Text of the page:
A 7% cut in full-time employment isn't sitting well with Tesla, Inc. (TSLA) shareholders, who have dumped the stock to the lowest low since October. It's clear that they can't reconcile company comments that workforce reductions are needed to lift sales of the troubled Model 3 sedan when common sense dictates that greater output requires more workers. Oddly though, this narrative fits into the upside-down universe we've grown to expect from CEO Elon Musk in recent years.
The Model 3 high-end backlog decreased significantly in 2018, but the standard battery won't be ready for another four to six months, increasing the odds for a sales slump that further deteriorates the company's weak cash flow position. Tesla's high-yield bonds reflect this stress, with the 2025 issue dropping to 88 cents on the dollar last week. And ominously, a $920 million convertible bond payment has to come out of company coffers in March if the stock isn't trading at or above $360.
TSLA Weekly Chart (2014 – 2019)
A momentum-fueled uptrend ended at $292 in September 2014, giving way to a decline that found support at the May low near $177. An early 2015 recovery wave reversed at range resistance in July, dropping the stock back to range support in January 2016. It then broke down and plunged through the 200-week exponential moving average (EMA), dropping to a two-year low at $141. That marked a selling climax and buying opportunity, ahead of a strong uptick that reinstated range support a few weeks later.
A third test at range resistance in February 2017 triggered a reversal, followed by an April breakout that attracted widespread buying interest. The uptrend stalled in June after reaching within 14 points of $400 and turned tail, dropping back to $300 in July. A September breakout attempt failed, generating a secondary downturn that broke 2017 support in March 2018, dumping the stock to a 52-week low at the 200-week EMA. That level found committed buyers once again, ahead of a two-month trip back to range resistance.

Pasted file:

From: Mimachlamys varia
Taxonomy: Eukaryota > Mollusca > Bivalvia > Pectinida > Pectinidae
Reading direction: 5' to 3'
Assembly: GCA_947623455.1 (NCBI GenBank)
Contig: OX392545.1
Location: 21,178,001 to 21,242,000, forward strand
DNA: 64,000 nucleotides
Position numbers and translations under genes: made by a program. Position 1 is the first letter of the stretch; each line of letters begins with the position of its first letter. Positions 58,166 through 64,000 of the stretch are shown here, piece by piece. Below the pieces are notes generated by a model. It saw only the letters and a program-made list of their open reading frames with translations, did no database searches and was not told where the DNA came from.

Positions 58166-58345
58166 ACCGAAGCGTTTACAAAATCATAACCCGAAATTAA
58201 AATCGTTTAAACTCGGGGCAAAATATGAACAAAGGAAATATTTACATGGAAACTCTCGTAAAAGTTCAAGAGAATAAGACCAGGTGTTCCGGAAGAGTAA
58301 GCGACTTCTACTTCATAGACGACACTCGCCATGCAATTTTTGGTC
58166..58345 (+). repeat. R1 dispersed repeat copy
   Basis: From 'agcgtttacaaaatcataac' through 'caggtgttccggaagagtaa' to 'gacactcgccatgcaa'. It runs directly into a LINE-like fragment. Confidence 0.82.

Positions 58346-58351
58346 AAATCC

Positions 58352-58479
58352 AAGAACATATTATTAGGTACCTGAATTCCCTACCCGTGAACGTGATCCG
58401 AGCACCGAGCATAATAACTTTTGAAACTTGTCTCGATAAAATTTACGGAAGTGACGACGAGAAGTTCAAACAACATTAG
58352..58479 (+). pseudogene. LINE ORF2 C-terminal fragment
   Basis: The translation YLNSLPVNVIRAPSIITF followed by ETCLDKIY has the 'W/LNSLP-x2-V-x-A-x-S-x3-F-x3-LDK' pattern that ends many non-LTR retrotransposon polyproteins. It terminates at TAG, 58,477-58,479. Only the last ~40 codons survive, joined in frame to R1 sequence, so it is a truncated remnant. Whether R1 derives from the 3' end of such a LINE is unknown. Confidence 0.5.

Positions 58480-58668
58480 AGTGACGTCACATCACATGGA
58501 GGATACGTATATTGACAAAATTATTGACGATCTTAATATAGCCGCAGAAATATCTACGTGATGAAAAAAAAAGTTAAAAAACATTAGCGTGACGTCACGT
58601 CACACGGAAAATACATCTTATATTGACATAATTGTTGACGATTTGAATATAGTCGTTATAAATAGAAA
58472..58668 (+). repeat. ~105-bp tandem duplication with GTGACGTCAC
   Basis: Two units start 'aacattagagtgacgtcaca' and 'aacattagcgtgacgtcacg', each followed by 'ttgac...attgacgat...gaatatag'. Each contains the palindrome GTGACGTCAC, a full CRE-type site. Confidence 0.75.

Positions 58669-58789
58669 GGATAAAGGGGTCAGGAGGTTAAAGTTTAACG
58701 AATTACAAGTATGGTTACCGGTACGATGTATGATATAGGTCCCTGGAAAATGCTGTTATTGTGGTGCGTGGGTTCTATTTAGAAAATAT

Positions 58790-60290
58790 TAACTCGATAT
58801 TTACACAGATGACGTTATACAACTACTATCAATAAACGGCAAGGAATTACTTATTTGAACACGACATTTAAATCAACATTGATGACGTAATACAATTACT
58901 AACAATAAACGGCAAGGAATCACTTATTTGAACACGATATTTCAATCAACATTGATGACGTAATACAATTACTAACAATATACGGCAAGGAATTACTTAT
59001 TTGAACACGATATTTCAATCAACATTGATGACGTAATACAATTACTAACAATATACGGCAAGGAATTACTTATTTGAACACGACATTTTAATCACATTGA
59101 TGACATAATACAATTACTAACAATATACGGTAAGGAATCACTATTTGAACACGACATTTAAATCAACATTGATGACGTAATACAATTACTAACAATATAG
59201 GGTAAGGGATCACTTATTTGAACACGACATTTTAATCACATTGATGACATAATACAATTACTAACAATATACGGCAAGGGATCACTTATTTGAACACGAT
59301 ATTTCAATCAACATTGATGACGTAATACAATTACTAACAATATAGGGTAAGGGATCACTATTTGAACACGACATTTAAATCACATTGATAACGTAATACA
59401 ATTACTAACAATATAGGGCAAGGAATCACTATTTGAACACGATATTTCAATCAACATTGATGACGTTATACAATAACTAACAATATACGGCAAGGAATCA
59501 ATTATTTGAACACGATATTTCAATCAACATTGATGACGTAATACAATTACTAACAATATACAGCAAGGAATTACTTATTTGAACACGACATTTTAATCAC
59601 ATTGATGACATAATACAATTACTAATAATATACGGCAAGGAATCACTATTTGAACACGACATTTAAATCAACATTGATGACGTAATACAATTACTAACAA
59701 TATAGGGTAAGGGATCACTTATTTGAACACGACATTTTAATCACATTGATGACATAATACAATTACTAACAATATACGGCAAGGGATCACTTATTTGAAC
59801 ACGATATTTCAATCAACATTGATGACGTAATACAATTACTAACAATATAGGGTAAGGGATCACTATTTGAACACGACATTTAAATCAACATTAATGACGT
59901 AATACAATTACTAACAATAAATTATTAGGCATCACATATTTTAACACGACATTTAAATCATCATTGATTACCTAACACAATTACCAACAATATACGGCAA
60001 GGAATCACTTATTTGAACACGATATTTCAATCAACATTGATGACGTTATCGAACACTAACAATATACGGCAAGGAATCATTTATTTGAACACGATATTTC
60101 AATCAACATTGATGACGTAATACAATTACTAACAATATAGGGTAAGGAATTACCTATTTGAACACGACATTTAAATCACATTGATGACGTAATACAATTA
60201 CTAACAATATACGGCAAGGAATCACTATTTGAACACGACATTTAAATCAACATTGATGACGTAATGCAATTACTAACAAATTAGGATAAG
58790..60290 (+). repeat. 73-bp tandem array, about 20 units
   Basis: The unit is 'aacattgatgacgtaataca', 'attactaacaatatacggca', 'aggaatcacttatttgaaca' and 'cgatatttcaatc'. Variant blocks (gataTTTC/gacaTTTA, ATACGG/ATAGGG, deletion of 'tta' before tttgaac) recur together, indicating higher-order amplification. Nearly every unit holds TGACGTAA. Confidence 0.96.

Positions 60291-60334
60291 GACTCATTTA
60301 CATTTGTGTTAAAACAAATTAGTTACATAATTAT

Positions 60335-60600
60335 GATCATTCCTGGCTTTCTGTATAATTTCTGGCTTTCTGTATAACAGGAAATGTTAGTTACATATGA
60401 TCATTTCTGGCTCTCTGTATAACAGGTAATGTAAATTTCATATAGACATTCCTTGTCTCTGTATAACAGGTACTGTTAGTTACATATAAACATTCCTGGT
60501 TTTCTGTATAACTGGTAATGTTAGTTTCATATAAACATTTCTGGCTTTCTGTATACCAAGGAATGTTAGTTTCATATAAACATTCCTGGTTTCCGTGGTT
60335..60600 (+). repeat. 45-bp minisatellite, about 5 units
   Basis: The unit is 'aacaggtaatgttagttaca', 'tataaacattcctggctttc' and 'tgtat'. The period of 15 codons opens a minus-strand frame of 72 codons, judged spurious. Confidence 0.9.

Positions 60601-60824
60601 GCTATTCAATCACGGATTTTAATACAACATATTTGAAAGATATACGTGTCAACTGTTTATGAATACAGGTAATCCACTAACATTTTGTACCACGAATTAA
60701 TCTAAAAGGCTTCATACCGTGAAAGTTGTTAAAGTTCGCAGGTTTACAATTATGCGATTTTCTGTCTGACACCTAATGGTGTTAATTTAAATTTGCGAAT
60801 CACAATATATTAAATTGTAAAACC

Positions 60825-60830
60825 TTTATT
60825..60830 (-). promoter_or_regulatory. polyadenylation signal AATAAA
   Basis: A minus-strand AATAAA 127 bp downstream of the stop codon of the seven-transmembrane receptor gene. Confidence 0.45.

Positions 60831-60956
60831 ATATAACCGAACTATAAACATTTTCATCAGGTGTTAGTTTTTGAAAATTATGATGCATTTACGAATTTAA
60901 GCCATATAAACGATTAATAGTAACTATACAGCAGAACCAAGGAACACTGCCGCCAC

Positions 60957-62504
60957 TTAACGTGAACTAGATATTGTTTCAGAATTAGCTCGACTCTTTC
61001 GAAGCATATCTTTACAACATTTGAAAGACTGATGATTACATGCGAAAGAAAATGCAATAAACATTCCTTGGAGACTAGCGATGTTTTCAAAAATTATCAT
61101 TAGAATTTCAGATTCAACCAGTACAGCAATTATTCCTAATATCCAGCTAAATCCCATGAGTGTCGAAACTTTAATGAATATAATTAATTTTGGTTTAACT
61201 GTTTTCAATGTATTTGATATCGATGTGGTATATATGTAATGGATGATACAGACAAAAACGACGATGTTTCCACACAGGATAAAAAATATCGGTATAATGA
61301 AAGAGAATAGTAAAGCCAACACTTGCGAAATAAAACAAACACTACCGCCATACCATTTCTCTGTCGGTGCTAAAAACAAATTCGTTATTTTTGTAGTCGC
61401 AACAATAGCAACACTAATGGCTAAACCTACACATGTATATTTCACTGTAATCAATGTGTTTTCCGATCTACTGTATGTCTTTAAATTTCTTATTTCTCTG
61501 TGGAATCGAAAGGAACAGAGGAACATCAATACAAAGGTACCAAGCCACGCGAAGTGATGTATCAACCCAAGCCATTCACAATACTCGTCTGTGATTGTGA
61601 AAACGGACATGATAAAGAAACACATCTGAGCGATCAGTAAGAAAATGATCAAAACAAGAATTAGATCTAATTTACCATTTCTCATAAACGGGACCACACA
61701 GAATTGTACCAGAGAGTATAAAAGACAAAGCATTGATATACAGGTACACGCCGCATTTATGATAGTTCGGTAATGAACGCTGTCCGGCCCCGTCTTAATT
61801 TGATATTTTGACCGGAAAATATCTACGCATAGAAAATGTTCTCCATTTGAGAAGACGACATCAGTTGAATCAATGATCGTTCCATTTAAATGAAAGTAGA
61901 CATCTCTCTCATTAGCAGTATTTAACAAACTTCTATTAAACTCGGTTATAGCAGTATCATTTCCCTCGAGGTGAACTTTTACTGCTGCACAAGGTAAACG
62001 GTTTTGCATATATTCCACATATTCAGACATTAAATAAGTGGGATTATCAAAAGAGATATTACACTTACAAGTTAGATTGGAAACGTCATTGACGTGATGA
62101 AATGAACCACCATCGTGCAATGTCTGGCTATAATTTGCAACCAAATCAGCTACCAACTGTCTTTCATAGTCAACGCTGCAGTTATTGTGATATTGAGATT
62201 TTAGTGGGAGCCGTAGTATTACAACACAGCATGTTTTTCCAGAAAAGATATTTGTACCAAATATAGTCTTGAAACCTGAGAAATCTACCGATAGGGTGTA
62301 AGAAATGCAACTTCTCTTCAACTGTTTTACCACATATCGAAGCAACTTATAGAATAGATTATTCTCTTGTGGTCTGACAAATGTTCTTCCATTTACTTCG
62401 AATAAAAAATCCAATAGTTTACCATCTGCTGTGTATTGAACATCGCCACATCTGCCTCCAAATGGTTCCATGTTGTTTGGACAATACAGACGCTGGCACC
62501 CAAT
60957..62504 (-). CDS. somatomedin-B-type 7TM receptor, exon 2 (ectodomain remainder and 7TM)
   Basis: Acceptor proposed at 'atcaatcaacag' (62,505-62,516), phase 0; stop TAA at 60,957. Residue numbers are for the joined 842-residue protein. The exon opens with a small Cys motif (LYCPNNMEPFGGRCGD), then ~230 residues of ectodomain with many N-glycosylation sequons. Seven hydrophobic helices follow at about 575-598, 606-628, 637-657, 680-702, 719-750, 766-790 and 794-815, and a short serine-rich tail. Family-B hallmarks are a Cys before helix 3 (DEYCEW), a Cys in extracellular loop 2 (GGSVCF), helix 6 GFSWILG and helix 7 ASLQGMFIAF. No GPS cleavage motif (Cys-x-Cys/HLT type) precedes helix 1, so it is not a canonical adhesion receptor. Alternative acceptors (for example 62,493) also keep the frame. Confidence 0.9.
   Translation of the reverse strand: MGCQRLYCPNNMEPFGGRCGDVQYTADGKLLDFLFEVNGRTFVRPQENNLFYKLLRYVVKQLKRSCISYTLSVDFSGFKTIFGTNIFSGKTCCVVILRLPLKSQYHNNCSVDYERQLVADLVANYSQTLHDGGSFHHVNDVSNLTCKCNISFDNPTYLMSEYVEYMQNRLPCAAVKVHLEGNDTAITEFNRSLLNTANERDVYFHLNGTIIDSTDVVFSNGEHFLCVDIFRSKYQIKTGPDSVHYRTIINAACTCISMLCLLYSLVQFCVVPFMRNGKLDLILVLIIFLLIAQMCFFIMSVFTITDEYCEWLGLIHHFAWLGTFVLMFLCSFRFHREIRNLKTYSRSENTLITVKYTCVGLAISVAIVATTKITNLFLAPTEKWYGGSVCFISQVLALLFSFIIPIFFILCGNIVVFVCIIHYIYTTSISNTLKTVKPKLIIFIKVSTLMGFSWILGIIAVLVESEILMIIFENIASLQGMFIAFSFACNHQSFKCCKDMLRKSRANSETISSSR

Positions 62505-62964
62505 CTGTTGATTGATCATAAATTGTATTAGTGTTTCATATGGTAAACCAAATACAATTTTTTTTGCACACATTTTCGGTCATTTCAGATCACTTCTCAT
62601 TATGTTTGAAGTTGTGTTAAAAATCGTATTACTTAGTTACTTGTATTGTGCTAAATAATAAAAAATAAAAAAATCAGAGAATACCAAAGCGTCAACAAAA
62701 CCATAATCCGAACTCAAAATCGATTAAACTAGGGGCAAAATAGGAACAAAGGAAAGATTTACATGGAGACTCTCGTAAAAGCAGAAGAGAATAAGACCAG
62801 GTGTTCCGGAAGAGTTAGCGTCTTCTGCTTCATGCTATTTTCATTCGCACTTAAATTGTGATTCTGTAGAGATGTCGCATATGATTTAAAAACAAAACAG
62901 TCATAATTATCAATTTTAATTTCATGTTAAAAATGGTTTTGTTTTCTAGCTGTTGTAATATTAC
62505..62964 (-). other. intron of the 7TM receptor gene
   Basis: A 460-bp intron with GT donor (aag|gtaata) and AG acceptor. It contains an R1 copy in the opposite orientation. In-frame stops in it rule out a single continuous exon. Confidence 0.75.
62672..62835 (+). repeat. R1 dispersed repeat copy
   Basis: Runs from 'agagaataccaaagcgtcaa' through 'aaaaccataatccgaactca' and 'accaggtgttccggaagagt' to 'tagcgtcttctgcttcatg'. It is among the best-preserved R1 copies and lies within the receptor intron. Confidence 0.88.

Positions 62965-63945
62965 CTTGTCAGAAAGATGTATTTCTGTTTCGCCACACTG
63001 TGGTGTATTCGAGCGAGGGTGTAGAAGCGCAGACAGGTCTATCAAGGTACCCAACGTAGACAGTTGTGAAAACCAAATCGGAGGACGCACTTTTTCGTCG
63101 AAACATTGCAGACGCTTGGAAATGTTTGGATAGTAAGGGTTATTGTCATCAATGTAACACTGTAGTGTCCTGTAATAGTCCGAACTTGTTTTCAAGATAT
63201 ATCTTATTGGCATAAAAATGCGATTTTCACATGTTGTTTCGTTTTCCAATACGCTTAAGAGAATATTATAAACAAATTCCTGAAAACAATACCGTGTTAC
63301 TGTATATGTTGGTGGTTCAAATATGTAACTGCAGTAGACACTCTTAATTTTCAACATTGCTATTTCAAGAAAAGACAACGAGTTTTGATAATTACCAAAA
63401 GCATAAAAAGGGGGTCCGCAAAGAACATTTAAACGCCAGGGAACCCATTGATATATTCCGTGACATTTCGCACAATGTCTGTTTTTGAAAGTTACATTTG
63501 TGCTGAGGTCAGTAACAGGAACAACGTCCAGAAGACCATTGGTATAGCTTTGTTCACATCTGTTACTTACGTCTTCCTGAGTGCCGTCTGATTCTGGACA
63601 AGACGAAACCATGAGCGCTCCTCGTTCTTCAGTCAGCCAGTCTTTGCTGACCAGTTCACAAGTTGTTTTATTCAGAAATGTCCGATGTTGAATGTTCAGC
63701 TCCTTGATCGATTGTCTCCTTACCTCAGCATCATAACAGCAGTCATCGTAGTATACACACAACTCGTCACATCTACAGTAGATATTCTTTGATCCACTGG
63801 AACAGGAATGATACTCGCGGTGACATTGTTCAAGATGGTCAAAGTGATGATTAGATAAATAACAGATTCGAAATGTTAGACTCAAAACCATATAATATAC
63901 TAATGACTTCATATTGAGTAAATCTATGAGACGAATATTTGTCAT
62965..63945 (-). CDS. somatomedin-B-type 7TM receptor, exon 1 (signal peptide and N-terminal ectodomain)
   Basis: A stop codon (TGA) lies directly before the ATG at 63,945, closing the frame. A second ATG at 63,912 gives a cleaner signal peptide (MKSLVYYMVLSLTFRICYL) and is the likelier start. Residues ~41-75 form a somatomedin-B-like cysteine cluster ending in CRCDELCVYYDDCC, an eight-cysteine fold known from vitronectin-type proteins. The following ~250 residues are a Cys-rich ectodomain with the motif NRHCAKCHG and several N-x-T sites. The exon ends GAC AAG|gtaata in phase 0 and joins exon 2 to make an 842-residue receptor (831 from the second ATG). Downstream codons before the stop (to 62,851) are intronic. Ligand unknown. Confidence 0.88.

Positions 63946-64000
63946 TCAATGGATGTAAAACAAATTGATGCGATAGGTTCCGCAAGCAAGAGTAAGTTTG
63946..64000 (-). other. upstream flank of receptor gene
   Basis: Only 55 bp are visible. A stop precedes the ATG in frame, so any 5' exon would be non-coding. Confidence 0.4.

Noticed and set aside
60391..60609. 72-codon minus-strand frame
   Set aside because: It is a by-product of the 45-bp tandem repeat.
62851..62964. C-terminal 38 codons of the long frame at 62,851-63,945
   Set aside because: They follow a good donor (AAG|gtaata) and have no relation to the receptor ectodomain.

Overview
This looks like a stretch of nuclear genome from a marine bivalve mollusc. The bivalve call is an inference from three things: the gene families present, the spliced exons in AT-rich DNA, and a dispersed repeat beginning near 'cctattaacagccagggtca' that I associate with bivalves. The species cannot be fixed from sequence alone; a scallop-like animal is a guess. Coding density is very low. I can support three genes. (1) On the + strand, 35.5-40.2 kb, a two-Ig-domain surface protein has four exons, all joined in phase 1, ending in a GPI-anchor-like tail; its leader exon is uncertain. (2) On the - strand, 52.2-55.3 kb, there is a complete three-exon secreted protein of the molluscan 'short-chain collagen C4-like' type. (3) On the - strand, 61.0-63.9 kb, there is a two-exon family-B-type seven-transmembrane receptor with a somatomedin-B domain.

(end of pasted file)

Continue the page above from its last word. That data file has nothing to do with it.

TSLA Daily Chart (2017 – 2019)
Two-sided price action has continued in the past seven months, with an extended retracement to the 200-week EMA in the fourth quarter, followed by a trip back to resistance in December 2018. The reversal into January 2019 marks the fourth failure to break June 2017 resistance, while the stock has now bounced at the 200-week EMA five times in the past three years. This convoluted price structure sets the stage for a major breakout or breakdown in the coming months.
The stock posted significant volume divergences during rallies into August and December 2018. The on-balance volume (OBV) accumulation-distribution indicator descended in a straight line between June and October in reaction to Model 3 deadlines and Musk's unsubstantiated buyout tweet. The SEC settlement triggered a reversal, but the two-month uptick between October and December posted anemic buying pressure, raising the odds for another failed breakout attempt.
The six-week decline has now reached critical support at the 2014 high (blue line) near $290. OBV has dropped into the early January low at the same time, with a price breakdown likely to dump the indicator into a test at the October 2018 low, which marks the lowest low since February 2016. The 200-week EMA has now lifted to $270, or about 13 points under this morning's opening print. It needs to hold that level or set off long-term sell signals that presage a breakdown from the two-year trading range.
Conversely, significant buying power is needed to overcome months of heavy distribution and lift OBV back toward the 2018 high. Many weeks of good news will be required to accomplish that task, given the aggressive exit by smart money since June 2018. Even so, there is little for sidelined players to do at this point, other than play the dip with a trailing stop to guard against the next unwelcome surprise.
The Bottom Line
Tesla stock has dropped to a three-month low and could test two-year range support in the coming weeks. Bears have the upper hand after an institutional exodus, raising the odds for a breakdown.
Disclosure: The author held no positions in the aforementioned securities at the time of publication.